In a recent webinar hosted by the Family Office Exchange, my colleague Nancy Gardiner and I presented on the topic of engaging the next generation in family philanthropy. This is an area we address almost daily in our practice, fielding questions from clients about what the right time is to engage their children or grandchildren in the practice of the family’s philanthropy, how to get started, and what they should do to get the next generation “ready.”
Room for Growth as Foundations Age and Mature
We know from the National Center for Family Philanthropy’s 2015 trends survey that nearly 70% of family foundations were created after 1990 – so they are still relatively “young” entities. Two thirds of family foundations still have founding donors actively involved, with fewer than 10 percent of foundation boards comprised of a majority of third- and fourth-generation family members.
As the age of the foundation increases, the number of third- and fourth-generation family board members will increase accordingly, so we can see that this generational change in leadership is coming to family foundations.
While the NCFP study also tells us that 56% of family foundations report engaging the next generation, as it currently stands, only 9% of foundation board members are under age 40, compared with 18% for public charities. Clearly there is room for growth here, as foundations age and mature.
Getting Started with a Needs Assessment
So given all of this, what can or should a family do to get started? We often start the conversation with a needs assessment. Just as you might start with understanding a client’s goals for investments or estate planning, we like to start with a discussion about the family’s goals in terms of size and scope of their giving “footprint.” Sometimes, this is clear; a family member has had a health event or formative experience that makes the focus of the family’s philanthropy crystallize. They might come to you already caring deeply about an issue, and having some sense of how they want to tackle it.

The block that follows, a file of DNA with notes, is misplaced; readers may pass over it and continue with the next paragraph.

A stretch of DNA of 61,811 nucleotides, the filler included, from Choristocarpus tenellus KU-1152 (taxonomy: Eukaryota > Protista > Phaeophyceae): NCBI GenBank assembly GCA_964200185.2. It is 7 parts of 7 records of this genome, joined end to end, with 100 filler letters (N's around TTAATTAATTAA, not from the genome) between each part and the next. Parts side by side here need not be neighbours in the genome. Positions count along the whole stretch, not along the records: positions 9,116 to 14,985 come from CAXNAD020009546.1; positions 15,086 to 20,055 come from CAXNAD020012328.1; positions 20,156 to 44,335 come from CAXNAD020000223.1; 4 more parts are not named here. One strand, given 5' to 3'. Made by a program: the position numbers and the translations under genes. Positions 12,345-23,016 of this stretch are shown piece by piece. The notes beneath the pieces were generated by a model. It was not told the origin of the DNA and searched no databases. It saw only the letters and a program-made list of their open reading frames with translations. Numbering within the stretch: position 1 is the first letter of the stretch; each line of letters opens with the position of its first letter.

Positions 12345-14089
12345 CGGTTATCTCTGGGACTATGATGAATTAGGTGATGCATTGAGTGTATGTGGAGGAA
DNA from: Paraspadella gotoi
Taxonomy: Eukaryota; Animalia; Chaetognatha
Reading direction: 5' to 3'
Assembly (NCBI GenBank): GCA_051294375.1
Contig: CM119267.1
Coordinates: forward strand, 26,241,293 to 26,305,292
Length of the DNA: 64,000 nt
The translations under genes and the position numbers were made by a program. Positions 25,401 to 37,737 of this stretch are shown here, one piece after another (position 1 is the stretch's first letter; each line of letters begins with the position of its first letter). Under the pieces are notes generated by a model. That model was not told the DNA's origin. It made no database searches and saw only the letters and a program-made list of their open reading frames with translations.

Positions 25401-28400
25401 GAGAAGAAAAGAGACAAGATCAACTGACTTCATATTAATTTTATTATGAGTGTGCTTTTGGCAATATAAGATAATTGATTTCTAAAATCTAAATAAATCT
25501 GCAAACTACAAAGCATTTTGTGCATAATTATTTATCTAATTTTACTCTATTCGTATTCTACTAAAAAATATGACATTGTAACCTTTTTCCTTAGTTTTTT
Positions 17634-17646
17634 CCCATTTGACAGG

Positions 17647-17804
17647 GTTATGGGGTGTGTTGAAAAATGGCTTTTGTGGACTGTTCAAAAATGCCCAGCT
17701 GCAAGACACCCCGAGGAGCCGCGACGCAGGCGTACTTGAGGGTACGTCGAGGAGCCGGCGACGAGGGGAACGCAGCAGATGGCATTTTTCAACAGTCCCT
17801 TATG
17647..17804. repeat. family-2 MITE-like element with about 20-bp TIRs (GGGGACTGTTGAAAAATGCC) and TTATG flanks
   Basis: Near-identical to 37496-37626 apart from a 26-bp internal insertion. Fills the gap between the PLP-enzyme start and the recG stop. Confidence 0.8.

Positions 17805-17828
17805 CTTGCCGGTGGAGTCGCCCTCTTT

At other times, and frankly, more frequently, the goals are less apparent. In this case we begin by asking questions to elicit interests and potential scope. Conversations with other advisors often happen at this phase as well. The accountants and estate planners will often work together to determine how much, when, and what the best vehicle is to use for the family’s specific circumstances and financial needs. This would be the time to determine what vehicle or vehicles make most sense.
Then we can begin to address substantive questions:
• What are the issues about which you feel most strongly?
• What did your parents or grandparents value? How closely do we need to or do you want to adhere to their wishes?
• When is it appropriate to deviate?
• What is the geographical reach of your giving and how do you want to approach it (direct services, policy, advocacy, etc.)?
• How hands-on do you want to be in the process?
Defining and Developing Family Roles
After the needs assessment gives you a rough outline of your goals, we turn next to defining and developing family roles and sharing the eligibility criteria. Not to oversimplify, but it is important to clarify who will do what, both within the family and with outside advisors. As you can imagine, this part of the conversation varies, depending on the stage at which we meet the family.
Here are some of the questions we typically start with in helping families define roles: Is the founder still “in charge”? Would the family like to create a broader group of participants? Are there family members who do not want to, or should not, be part of the plan? How do spouses fit in? Are there specific eligibility requirements?
Developing clearly articulated family roles, and ensuring everyone knows them and agrees to abide by them, sets a level playing field on which to engage in shared family philanthropy.
Flexibility is Key to Engagement
How you approach this work is often as important as what you do. Maintaining flexibility is key to the success of multi-generational engagement. Given their different ages and stages, we know that different generations approach life with different outlooks. Many of us are familiar with the profiles and habits of Baby Boomers, Generation X, and Millennials, but do you know how to engage Generation Z? See our previous blog post on Igniting Generation Next for some insight.
Every generation is different. Just as every generation evolves and changes over time so does every family. The right idea is often the one for which those assembled are most ready and on which the group can agree. The “perfect” idea, if the group is not fully committed to it, will not succeed.
We look forward to sharing more of our thoughts on this topic over the coming months. In the next installment on this topic, we will cover what you can do to get the next generation ready, including some successful activities to bring the family together and focus on their joint giving.